We Talk Silk With Annapaola Martello
Annapaola Martello is a relative newcomer to the comic industry, but recently got a chance to illustrate an issue of Silk (#4), the first issue which she has drawn for a major publisher. We got a chance to talk with her about her debut issue and what it is like to take on some familiar characters.
Graphic Policy: How did you get a chance to draw this character?
Annapaola Martello: Last year I left some samples of my work at the Marvel stand at the New York Comicon and, to my surprise, I was selected for an interview with one of the editors. I have to thank my travel companions for encouraging me, for I felt really insecure and did not think that I had a chance of being chosen. A couple of weeks later I was contacted by the editor that interviewed me to do eight test pages for a New Miss Marvel story, and he liked them enough to ask me to draw the fourth issue of Silk. I will never stop thanking him for giving me this opportunity.
GP: What do you think of the new wave of young female characters leading their own series?
AM: I think this is a great opportunity to tell stories which are both fresh and different from what we are used to. Female characters think and act differently from the male superheroes, and this is a great opportunity to make the world of comics more appealing to a female audience, also because these new heroines are complex characters, with the same strengths and weaknesses of real people.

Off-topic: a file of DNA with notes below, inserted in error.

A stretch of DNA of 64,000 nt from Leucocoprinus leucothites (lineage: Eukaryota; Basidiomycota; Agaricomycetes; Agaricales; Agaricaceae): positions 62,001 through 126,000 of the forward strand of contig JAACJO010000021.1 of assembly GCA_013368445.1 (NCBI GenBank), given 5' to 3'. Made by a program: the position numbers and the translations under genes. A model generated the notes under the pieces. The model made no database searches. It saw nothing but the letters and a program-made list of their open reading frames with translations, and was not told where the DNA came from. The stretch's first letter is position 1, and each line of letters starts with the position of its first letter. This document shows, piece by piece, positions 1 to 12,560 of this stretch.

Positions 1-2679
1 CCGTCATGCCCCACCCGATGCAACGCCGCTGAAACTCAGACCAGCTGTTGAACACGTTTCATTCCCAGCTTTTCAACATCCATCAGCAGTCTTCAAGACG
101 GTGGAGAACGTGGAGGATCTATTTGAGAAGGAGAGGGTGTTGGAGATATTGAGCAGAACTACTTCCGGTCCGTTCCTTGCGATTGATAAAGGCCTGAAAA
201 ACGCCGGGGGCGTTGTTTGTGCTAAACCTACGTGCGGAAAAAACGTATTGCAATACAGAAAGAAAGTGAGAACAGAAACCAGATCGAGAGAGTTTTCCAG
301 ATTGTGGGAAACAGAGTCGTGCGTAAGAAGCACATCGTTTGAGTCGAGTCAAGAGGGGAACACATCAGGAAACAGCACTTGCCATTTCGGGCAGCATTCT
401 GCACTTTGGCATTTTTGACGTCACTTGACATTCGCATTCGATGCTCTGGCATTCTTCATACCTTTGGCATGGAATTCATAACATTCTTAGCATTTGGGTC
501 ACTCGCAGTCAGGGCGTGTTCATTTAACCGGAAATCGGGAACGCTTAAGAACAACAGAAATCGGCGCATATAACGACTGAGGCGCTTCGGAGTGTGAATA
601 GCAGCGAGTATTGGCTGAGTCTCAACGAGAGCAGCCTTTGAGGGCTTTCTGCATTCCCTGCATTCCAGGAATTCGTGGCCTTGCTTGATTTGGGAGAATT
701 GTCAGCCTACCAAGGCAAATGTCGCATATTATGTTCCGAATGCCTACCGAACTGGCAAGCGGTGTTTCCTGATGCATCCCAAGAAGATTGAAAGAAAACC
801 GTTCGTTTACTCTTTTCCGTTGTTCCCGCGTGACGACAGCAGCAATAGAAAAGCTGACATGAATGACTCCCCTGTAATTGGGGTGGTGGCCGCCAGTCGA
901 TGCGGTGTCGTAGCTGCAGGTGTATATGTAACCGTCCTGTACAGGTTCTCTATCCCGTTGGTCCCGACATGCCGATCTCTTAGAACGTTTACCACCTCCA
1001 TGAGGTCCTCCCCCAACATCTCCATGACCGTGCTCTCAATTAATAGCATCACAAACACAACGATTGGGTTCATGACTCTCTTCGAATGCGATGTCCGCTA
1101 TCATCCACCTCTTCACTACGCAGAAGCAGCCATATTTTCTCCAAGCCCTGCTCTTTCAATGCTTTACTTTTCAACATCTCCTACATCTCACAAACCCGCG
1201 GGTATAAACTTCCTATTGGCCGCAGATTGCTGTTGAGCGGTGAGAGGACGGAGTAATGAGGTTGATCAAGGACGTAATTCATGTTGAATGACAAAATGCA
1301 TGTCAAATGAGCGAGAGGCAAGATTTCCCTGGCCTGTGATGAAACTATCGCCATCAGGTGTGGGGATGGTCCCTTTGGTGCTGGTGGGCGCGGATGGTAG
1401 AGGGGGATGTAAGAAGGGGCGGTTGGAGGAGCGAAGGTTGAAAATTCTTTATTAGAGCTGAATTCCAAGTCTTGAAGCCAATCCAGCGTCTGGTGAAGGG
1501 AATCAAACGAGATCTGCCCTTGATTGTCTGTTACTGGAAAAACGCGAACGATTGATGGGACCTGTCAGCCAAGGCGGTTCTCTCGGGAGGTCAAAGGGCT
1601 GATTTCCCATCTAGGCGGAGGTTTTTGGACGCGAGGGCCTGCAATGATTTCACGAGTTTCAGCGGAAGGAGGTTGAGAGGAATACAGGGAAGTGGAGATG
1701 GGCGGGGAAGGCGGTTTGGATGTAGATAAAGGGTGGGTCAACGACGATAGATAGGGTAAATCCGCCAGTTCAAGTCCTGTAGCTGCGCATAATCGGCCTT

GP: How do you draw a female characters as both strong and feminine?
AM: All my friends keep telling me that I have been inspired by myself! :)
Jokes aside, I am surrounded by people like that, for I tend to like that type of character. Also many of my favourite comic artists convey the same traits with their drawings, and I try to follow their style.
GP: The cutest scene in issue #4 was one where Silk and Johnny Storm finish their date. No words are spoken but the picture tells the story by itself. How did you figure out how to show this?
AM: I have to thank the scriptwriter for this. Its script was so perfectly written that by reading this scene I immediately envisioned it in my mind. It almost drew itself. I also think that the colourist did an amazing job in bring it out even more.
GP: Silk is of course very much tied to Spider-Man. What did you do to make sure that she is different enough in appearance and action?
AM: I tried to make her manners more aggressive and whimsical, for she is young and inexperienced, and thus more instinctive in the use of her powers. For her moves I drew inspiration on the eastern ninjas, for the years she spent hidden away left a mark on her: she is always on the alert, always suspicious of what surrounds her. Spider-Man is quite the opposite: always funny, always taking all the situations head-on, so I tried to represent these characteristics even if he was not able conquer Silk.
GP: Was it hard to take on some iconic characters like the Thing or Galactus?
AM: I enjoyed drawing all the characters that appear in the issue. Only Galactus has been a real challenge, for he is so big that it is difficult to keep the right proportions and give him the right expressions.
GP: Are there any other heroes that you would love to get a chance to draw?
AM: I would love to draw other stories about Silk, but she is obviously not the only one I like. There are also Spider Gwen, X-men,Hawk Eye, Nova, the Guardians of the Galaxy, Daredevil…